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Since the antenna and preamplifier are located outdoors and at a significant distance from the workshop where the rest of the instrumentaion is located the VLF signals must be conveyed over that distance with minimal loss and degradation. It doesn't hurt if it can be accomplished cheaply. A balanced, twisted pair is a good solution for this application and enjoys wide use in many other applications. POTS (Plain Old Telephone Service), residential Internet over high speed DSL (Digital Subscriber Line), and Ethernet all operate with twisted, copper pairs of wire. A critical element in making this scheme work is to reduce the source and load impedances enough to ensure good high frequency performance. This is easily accomplished using readily available audio transformers, one at each end of the cable.
An audio transformer from Radio Shack (Part# 273-1380) was selected for testing. In order to evaluate the performance of this scheme the test circuit displayed to the right was assembled. In it a signal generator with low output impedance delivers a selected sine wave to the 1kOhm side of one transformer. The 8Ohm side of the same transformer is connected, either directly or through one pair of 8m of common four-wire, unshielded household telephone cable, to the 8Ohm side of a second identical transformer. The 1kOhm side of the second transformer is terminated with a 1kOhm resistor. A Digital Multi Meter (DMM, Radio Shack Part# 22-812) is used to measure the AC voltage at the 1kOhm sides of both transformers.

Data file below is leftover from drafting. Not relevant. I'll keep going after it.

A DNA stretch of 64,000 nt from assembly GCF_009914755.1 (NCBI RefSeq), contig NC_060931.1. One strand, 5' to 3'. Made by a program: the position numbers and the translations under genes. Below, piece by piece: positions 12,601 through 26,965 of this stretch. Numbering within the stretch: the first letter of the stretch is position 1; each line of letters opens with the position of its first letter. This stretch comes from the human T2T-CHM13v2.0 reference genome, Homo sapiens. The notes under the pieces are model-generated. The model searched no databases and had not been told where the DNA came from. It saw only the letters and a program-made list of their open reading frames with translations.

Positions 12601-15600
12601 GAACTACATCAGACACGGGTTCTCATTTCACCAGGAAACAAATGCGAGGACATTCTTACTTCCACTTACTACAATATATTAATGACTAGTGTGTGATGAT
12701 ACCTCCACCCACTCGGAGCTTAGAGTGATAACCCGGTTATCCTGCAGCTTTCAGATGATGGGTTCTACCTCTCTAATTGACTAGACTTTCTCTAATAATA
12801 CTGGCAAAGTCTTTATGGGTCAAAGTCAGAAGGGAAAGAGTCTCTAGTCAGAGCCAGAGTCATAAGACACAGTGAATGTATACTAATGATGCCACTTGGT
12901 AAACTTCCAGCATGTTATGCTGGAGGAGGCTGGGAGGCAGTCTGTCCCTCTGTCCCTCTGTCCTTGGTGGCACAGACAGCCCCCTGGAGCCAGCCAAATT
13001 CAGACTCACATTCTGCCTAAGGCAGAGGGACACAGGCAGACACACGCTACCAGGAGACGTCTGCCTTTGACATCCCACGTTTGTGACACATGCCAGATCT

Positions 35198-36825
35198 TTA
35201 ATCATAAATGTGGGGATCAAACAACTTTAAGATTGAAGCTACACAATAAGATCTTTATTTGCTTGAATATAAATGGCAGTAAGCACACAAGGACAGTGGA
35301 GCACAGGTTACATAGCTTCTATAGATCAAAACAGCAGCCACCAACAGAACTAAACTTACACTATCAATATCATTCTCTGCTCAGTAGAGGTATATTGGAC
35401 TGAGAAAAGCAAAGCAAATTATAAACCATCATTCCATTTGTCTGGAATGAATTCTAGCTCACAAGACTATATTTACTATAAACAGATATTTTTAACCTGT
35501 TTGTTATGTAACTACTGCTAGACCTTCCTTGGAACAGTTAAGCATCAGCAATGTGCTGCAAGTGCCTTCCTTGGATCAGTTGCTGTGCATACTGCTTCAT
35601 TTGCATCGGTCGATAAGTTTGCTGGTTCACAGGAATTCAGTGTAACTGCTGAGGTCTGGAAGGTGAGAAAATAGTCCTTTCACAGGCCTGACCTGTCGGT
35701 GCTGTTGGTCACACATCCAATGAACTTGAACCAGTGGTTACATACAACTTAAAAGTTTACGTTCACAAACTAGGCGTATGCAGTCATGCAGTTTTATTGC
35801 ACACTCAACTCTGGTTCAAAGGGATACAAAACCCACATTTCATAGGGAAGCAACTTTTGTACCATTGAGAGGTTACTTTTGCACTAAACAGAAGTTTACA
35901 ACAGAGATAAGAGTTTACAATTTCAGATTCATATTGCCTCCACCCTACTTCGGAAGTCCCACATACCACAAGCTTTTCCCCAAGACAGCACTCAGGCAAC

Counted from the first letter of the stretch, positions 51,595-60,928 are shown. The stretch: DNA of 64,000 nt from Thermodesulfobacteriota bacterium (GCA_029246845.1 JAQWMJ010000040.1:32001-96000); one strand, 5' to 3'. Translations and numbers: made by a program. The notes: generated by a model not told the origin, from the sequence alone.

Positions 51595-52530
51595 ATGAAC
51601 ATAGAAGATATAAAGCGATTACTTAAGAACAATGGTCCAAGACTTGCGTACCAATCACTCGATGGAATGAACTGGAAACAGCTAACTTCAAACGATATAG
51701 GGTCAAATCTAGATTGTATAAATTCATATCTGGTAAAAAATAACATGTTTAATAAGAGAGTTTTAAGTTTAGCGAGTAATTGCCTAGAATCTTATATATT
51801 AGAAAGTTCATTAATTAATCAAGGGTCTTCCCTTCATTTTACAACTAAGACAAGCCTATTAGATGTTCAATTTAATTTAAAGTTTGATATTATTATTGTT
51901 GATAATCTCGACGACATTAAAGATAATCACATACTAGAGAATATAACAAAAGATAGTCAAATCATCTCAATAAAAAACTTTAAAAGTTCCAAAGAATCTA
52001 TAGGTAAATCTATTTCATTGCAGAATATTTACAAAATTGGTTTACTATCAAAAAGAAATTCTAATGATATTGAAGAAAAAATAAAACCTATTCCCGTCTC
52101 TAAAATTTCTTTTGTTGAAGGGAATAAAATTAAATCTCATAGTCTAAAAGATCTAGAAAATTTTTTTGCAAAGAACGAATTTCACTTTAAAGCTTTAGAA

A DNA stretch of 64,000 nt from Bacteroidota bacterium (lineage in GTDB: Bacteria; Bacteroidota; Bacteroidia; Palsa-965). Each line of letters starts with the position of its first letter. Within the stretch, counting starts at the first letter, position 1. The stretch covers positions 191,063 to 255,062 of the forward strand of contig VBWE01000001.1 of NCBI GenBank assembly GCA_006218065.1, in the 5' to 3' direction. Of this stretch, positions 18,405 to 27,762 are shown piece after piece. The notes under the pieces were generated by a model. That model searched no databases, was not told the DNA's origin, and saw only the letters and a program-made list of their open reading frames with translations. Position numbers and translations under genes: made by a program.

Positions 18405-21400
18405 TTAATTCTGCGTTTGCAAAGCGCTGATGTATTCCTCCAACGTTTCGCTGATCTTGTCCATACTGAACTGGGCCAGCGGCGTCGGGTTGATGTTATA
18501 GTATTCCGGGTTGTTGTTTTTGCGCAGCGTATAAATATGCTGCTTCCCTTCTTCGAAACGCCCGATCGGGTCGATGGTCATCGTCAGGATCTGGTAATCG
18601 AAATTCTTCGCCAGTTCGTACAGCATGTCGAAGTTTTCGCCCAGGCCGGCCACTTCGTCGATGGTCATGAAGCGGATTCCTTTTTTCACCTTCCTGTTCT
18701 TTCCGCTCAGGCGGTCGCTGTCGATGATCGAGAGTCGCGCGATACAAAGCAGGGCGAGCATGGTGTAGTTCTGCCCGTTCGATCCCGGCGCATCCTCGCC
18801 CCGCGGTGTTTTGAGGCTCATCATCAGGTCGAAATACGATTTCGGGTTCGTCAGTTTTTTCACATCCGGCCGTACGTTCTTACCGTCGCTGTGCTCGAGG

At each frequency the signal generator's output is adjusted to a particular voltage (5.0Vac in this case) and the AC voltage is measured across the 1kOhm terminating resistor using the same DMM. The entire set of measurements is repeated with a direct connection between the transformers and with a length of cable as noted above. The ratios of voltages are converted to decibels (dB) and plotted as shown in the second figure.
The results show that there is a certain amount of loss created by the pair of transformers, a fraction of a decibel at low frequencies and there is actually some gain at higher frequencies, peaking at around 60kHz. This is not a violation of the Law of Conservation of Energy - voltage is not energy. The observed "gain" is strictly voltage gain not power gain. Also noteworthy is the very small loss created by including the cable in the circuit, it is less than one decible over the entire frequency range studied which is quite acceptable. It also indicates that a greater cable length would also work well if it were judged desireable to locate the antenna/preamplifier combination further from the workshop equipment.